I think print mags are actually more important than ever, as skate photography on the internet is basically a sea of shit. How are you easily going to find the good stuff? Even when you do, it’s usually a square measuring 640 pixels wide; there’s a whole world of photos that look great printed as a double page spread but absolutely do not work as a tiny photo on Instagram.
The smartest photographers, and brands, realise that magazines still provide the easiest and best way to elevate what they’re producing above the aforementioned ‘sea of shit’ on the internet, as long as that’s the case I think magazines will be fine, as long as the quality of the editing is high.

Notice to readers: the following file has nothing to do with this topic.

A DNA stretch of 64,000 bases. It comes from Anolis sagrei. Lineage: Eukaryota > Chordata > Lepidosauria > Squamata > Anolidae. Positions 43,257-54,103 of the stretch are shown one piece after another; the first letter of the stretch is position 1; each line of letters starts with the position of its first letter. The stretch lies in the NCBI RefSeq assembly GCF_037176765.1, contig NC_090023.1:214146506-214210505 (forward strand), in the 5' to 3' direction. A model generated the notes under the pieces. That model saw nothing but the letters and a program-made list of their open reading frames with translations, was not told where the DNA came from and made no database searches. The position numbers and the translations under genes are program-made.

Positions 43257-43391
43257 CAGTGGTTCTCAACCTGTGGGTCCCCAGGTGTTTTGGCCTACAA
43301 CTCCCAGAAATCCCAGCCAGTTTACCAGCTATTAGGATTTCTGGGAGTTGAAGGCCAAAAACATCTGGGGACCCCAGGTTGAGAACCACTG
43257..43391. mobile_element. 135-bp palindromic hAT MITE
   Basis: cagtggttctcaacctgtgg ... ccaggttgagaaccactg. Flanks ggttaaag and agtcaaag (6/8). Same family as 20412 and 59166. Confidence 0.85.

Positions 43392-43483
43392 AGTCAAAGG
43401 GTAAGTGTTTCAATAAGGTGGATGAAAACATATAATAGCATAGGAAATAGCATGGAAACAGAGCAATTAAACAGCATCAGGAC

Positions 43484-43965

Nick Jensen by Sam Ashley (2004)
it took me a long time to figure out what I really needed
Over the last few years, there’s been more and more youngers and new heads shooting photos. Do you think there could ever be an over-saturation of skate photographers and people simply adding to the ‘sea of shit’?
It depends, I think if they were all really good, and they were all going after the same work, it could be a problem, I don’t think that’s really the case though. I’m generalising here, but I think most skate photographers don’t really get very good until they’ve been shooting for 4 or 5 years, Henri Cartier-Bresson famously said “Your first 10,000 photographs are your worst” and that was in the film days, so there’s a good chance you’re not going to get much published for a while, maybe a lucky shot here or there. The upshot of this is that most kids just get frustrated and give it up after a couple of years, so their potential is never fully realised.